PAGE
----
Requirements for the Degree of Doctor of Philosophy



Jonathan Lucas Jee

May 1993

Chairman: Anthony F. Randazzo
Major Department: Department of Geology

The stratigraphy of the western Florida Carbonate

Platform above the mid-Cretaceous Sequence Boundary (MCSB) is

defined using 9,600 km of multifold reflection seismic data

tied to 29 wells. Concordant reflections at the MCSB deny

subaerial exposure of the platform. A drowning unconformity

related to an oceanic anoxic event is a more likely cause of

the MCSB. Preexistent structures influenced the MCSB surface

which in turn affected subsequent deposition.

Biostratigraphic data tied to magnetobiochrono-

stratigraphic interpretations provide a time-stratigraphic

framework of four main units: Upper Cretaceous, Paleocene-

Eocene, Oligocene-lower Middle Miocene, and upper Middle

Miocene-Holocene. The Upper Cretaceous has two subunits Ku

(Cenomanian-Santonian) and K2 (Campanian-Maastrichtian). Ku

has continuous, parallel reflections and thickens in lows on


the MCSB. In the Apalachicola Basin, YK2 has uniform

thickness, discontinuous, subparallel, even-to-wavy

reflections, and is intensely faulted. Sonic velocity of K2

shows a southeastward change from siliciclastics to more

carbonate rock. Hummocky-to-contorted seismic facies and

thickening of KY2 on an MCSB high suggest a deep-water

carbonate buildup.

The Paleocene is thin and Danian strata absent from the

Destin Dome to Apalachee Bay. The Eocene margin marked by a

north-south belt of west-prograding clinoforms at 850W

developed from a homoclinal ramp to a flat-topped shelf.

Landward this margin, a seismic "marbled zone" suggests

dolomitic facies. In the Apalachicola Basin, Ypresian-

Lutetian (?) sequences form a wedge that thickens to the west.

Basinward of the margin Lutetian-Priabonian sequences with

lenticular shape and wavy, subparallel to hummocky seismic

facies are stacked to form broad, en echelon mounds. Near the

Florida Escarpment, an Eocene, elongate mound with disrupted

seismic facies restricted progradation of post-Eocene


Post-Eocene strata are of continuous, parallel seismic

facies and drape the Eocene surface, thickening in the lows.

In the Tampa Embayment, Oligocene-Lower Middle Miocene strata

form sets of progradational clinoforms that steepen to the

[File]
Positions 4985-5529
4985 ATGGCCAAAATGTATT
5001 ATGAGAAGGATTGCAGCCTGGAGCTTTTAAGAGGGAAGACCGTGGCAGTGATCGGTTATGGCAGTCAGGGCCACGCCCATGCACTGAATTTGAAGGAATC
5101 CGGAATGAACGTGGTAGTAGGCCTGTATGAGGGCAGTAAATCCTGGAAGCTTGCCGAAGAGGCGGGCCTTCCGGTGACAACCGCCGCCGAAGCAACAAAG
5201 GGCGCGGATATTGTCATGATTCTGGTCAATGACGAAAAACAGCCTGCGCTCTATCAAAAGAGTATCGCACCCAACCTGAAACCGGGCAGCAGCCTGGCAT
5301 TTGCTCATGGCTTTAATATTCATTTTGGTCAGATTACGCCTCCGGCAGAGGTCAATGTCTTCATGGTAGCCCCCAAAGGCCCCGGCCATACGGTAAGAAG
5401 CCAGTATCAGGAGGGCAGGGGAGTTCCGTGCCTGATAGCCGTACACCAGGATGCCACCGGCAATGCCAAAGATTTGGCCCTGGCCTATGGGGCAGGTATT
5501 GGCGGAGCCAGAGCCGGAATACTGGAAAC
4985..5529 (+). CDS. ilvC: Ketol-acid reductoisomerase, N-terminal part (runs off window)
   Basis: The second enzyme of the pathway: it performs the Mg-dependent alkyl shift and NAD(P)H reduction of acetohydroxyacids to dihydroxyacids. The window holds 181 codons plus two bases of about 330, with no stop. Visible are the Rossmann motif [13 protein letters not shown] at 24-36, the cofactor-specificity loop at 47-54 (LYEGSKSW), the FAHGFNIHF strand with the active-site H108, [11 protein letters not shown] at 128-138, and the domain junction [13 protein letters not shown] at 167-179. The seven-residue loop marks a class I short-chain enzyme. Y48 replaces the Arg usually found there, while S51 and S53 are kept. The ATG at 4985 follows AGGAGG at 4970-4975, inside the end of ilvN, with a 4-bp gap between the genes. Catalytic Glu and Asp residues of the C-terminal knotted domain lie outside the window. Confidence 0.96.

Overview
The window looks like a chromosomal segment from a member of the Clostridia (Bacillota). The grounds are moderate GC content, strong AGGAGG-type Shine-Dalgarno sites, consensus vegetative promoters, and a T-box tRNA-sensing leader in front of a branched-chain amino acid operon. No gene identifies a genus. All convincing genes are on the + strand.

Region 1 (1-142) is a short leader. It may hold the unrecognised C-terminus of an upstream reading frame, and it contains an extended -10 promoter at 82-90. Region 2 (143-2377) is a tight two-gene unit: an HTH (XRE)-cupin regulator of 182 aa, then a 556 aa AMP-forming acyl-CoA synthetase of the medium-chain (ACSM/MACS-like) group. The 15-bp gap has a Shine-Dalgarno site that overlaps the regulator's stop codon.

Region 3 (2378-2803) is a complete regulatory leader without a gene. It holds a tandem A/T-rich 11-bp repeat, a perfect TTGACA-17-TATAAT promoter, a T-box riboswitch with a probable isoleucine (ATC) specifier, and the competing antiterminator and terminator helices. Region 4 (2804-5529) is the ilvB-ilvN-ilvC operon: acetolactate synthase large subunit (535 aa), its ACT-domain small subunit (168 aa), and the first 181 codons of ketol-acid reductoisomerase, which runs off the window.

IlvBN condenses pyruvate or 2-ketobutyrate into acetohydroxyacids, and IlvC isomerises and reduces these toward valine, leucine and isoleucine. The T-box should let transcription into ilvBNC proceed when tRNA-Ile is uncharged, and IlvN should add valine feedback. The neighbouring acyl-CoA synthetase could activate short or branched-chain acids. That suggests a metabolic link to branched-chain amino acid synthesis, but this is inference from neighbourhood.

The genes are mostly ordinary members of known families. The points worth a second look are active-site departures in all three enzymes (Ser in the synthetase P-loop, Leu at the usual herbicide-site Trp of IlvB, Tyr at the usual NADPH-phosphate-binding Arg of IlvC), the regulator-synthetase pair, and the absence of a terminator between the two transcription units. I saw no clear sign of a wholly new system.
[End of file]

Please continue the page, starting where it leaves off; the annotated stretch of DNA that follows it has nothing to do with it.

southwest as they impinge upon the escarpment. Truncation of

clinoforms has been reported beneath a mid-Miocene

unconformity, but apparent truncation of clinoforms can also

be observed at the tops of other, older sequences.



Purpose and Scope

The goal of this investigation is to understand better

the geologic history of the western Florida Carbonate Platform

by refining the tectonic and stratigraphic framework of the

Upper Cretaceous through Quaternary sedimentary section in the

northeastern Gulf of Mexico.

The following are specific objectives of this study:

1. The use of seismic stratigraphic analysis of

multichannel seismic reflection profiles integrated with

available geological and geophysical data from wells to

a. Identify depositional sequences and delineate their

external geometry and areal extent,

b. Characterize seismic faces within depositional


c. Relate depositional sequences to cycles of relative

sea level change, and

d. Compare the local and global patterns of sea-level


2. The evaluation of conceptual models, especially those

predicting the responses of carbonate systems to fluctuations

of relative sea level, and those pertaining to carbonate-to-

siliciclastic facies transitions.


3. Interpretation of the depositional and diagenetic

history of Eocene carbonate deposits with particular attention

to the role of early post-depositional fluctuations of

relative sea level.

The area of investigation (Figure 1) extends offshore of

the present coastline from just east of Mobile Bay to

Charlotte Harbor, across the easternmost portion of the

Mississippi-Alabama Shelf to the De Soto Canyon, and over the

West Florida Shelf and Terrace to the Florida Escarpment

(Martin and Bouma, 1978).

Stratigraphic Concepts

This study involves the recognition and interpretation of

unconformity-bounded stratal units, known as "depositional

sequences." The term, depositional sequence, was coined as

part of "seismic stratigraphy" as expounded in a series of

papers by Vail and others (1977). Although the idea of

unconformity-bounded sequences developed over many years

(Sloss, 1988), Walker (1990) recognizes four "new

stratigraphies" that subdivide rocks into genetic packages on

this basis. These are seismic stratigraphy (Vail and others,

1977), sequence stratigraphy (Vail, 1987; Van Wagoner and

others, 1987, 1988), genetic stratigraphic sequences

(Galloway, 1989), and allostratigraphy (North American

Commission on Stratigraphic Nomenclature [NACSN], 1983). A

complete review would be redundant with voluminous literature,

but a brief synopsis is appropriate.

88 86" 84* 820 800

on FJackonloill lorida



,Bouma, 1978, Figure 2).
1 26 0

\;a; Howell /,

-- el *, -. --- .-


Figure i. Map of the study area (modified from Martin and
Bouma, 1978, Figure 2).

Seismic Stratigraphy

The key tenet of seismic stratigraphy is that primary

seismic reflections parallel stratal surfaces and

unconformities and follow chronostratigraphic correlations

(Vail and others, 1977). The basic unit for seismic